Ever feel like your life is a maze, and you are the twitchy, confused rat who can’t seem to find the cheese? Has your boss got you all tied up in knots? Do you find it impossible to escape the pernicious snare of the World Wide Web?
Liberty Kovacs thinks you should take a walk.
Kovacs, “Libby” to her friends, is a therapist by profession, but for four years she has volunteered as the facilitator of the labyrinth at Trinity Cathedral Church in Sacramento. Unlike the other entanglements of modern life, the labyrinth is an ancient meditative tool, found in nearly all religious traditions, but lost to the Western world until recently.
Trinity Cathedral rolls its version every third Friday, this month on Jan. 19, and invites the public to come by for a stroll from 6:00 p.m. to 9:00 p.m. at 2620 Capitol Ave.
How does the labyrinth work?
It’s a large piece of canvas, about 30 by 30 feet, and we’ve painted all of the pathways onto the canvas. It is in three pieces which we put together with Velcro strips.
Usually we start just by being quiet and dropping whatever is in your mind—kind of slowing yourself down, or quietening yourself. Generally, people do their own type of meditation as they go along. Some people do little dance steps; it’s a very personal sort of experience of walking through the labyrinth. Sometimes people have questions that they ask or some problem that they want to solve and are working on that.
They hope something will gel. At the same time your are shedding all of the tensions and stressors. Some people go there just to relieve stress and be quiet for a period of time.
It takes maybe 20 or 30 minutes, and then when they are ready they start walking back out. Some people, when they reach the center, will assume a lotus position. One woman on New Year’s Eve just sort of lay down in the middle of the rosette.
What is it like?
It’s kind of hard to put into words. We don’t really have the words for what happens to us spiritually. A lot of people find that there’s a kind of quiet calmness that they don’t experience anywhere else in their lives. If they have problems or issues or pain that they want to deal with, sometimes they do experience a sense of healing. People also use it for sparking creative energies, or reducing stress.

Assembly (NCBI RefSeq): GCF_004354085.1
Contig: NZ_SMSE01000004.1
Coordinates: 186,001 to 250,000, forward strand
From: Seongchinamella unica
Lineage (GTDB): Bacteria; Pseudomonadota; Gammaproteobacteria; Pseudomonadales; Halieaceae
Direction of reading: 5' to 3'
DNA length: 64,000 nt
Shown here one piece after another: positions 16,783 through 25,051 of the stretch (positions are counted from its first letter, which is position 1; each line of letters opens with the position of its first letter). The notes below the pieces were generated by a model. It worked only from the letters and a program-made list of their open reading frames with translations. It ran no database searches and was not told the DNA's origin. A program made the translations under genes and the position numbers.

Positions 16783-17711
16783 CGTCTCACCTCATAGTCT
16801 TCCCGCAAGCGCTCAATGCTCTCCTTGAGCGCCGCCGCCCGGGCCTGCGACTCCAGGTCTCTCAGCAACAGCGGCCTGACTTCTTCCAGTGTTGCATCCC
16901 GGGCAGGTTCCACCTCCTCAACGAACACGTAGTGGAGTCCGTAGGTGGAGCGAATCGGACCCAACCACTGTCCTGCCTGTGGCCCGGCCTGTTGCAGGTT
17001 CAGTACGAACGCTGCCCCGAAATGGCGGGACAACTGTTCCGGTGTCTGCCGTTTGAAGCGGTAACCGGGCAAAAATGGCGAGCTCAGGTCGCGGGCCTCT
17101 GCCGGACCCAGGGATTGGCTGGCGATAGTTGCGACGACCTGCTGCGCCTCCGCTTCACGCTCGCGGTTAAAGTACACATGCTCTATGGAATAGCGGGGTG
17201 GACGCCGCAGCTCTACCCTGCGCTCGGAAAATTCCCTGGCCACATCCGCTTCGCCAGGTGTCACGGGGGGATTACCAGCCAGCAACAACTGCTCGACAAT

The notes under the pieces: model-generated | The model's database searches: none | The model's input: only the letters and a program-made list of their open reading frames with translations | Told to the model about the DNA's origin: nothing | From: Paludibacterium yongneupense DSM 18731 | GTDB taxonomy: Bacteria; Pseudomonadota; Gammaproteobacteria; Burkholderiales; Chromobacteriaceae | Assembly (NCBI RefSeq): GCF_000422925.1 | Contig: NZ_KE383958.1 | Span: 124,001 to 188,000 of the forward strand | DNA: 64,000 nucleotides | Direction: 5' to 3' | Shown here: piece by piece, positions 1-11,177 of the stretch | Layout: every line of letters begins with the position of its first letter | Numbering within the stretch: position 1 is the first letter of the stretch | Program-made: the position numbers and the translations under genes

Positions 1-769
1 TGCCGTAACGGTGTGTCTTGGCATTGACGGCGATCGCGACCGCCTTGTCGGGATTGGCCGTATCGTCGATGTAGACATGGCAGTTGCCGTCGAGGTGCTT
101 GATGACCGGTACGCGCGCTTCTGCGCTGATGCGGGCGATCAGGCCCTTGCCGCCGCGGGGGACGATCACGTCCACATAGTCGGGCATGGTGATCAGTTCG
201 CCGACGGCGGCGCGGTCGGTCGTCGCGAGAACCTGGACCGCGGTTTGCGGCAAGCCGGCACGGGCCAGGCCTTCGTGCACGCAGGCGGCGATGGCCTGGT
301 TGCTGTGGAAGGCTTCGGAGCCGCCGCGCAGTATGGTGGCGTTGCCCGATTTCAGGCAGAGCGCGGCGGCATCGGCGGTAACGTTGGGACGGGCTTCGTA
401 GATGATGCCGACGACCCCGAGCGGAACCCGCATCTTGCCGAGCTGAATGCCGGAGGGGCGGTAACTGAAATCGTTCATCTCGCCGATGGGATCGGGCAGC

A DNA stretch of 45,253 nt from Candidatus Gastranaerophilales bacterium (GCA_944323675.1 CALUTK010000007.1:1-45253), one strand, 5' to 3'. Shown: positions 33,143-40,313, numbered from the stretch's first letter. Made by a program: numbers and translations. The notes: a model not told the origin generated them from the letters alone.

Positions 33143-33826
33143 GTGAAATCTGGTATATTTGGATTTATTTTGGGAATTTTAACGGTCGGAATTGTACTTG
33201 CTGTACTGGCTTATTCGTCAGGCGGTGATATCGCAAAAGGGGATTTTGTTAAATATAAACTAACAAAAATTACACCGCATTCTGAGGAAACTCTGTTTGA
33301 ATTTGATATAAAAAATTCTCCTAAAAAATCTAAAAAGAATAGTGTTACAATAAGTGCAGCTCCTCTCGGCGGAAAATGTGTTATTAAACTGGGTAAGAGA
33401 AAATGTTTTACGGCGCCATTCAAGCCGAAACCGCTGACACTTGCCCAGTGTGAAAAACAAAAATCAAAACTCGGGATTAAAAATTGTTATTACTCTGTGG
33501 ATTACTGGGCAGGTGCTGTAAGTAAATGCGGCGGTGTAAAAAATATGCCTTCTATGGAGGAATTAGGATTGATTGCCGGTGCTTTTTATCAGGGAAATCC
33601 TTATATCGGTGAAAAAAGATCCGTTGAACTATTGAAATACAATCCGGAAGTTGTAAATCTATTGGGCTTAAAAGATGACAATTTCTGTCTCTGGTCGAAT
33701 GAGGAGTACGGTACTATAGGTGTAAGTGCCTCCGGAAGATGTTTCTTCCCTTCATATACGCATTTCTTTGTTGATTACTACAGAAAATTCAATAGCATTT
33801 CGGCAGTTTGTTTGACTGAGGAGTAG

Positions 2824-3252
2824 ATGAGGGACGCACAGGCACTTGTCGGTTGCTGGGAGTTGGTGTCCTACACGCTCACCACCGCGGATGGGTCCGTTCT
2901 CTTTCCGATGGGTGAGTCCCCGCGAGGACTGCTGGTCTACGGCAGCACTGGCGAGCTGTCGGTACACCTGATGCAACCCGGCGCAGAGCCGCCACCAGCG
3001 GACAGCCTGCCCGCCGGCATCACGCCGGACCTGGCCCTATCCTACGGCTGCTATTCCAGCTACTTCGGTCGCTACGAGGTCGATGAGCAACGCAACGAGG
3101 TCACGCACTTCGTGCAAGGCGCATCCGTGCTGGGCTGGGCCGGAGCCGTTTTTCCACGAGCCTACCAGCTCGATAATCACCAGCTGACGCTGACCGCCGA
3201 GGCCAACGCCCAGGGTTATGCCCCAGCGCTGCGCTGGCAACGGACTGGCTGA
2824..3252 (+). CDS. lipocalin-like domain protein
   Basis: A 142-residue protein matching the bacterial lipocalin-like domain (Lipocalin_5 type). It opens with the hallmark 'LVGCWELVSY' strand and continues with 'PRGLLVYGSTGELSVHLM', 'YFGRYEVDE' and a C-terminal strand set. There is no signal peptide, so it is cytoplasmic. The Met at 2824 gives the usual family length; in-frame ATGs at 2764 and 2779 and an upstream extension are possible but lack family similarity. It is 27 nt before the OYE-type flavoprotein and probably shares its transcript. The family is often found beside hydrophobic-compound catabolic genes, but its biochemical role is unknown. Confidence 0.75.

The pathway only has room for one person, so if somebody comes through you may have to step aside. It’s interesting—you kind of get a sense of who you are and how you feel about other people getting in your way, or walking behind you or crowding you.
What did you find out about yourself?
I’m a very patient person. I usually step aside and let people pass. And that’s OK with me. I think I do that in real life. I just never noticed it before.
Can you tell me a little about its history?
This is a spiritual tool that has been used by all of the major religions in the world. For the Christians it was developed some time in the Middle Ages. But then it dropped from human awareness for about 350 years. That was the time of the [Protestant] Reformation. The labyrinths around Europe were either destroyed or hidden or covered up. The one at Chartres [France, on which Trinity’s labyrinth is modeled] was simply covered up with chairs and pews. You could see it but nobody walked it anymore. They hadn’t even thought about walking it until the late 1980s and early 1990s.
It just sort of vanished from the Christian culture for 350 years. People don’t really know about it today. They don’t think of Christians as having something mystical like a labyrinth. We sort of associate that with the Eastern religions.
Do some people in the Church think it’s strange?
Oh yes. It’s too mystical for many people. Most of those who come to the labyrinth are not members of the church. I think they are uneasy. It’s different, maybe kind of weird for some people. But we get a lot of new members through the labyrinth. Some of the community colleges send their students to walk the labyrinth and then have them write a paper about the experience.
Is there a reason that it started to come back in the ‘80s and ‘90s?
I think people are really looking for something, the way the world is turning so rapidly these days. As a therapist, I see people just stressed out of their minds. People hardly have time to talk to one another, and they feel lost and empty and looking for something to fill them up. All this rushing around is not doing it for them. I think they want something more meaningful for them.
What does the labyrinth symbolize?
All of the books talk of it as a metaphor for a journey, as of one’s life. It is also a spiritual path. There is other symbolism as well. If you look at it from a distance you can see it makes a cross.
And the rosette in the center?
The rose is symbolic in the Christian religion of enlightenment. Its Eastern equivalent is the lotus, and the lotus is a symbol of enlightenment in the Eastern religion.
What’s the difference between a labyrinth and a maze?
It’s not a maze, you can see where you are going the whole time. It’s very clear. In the labyrinth there are absolutely no tricks or blind spots. A maze has blind spots. You are going down a path and all of the sudden you are up against a wall or something. Then you have to go back and try to find your way. I don’t know about the purpose of a maze, except they are used to study the behavior of rats.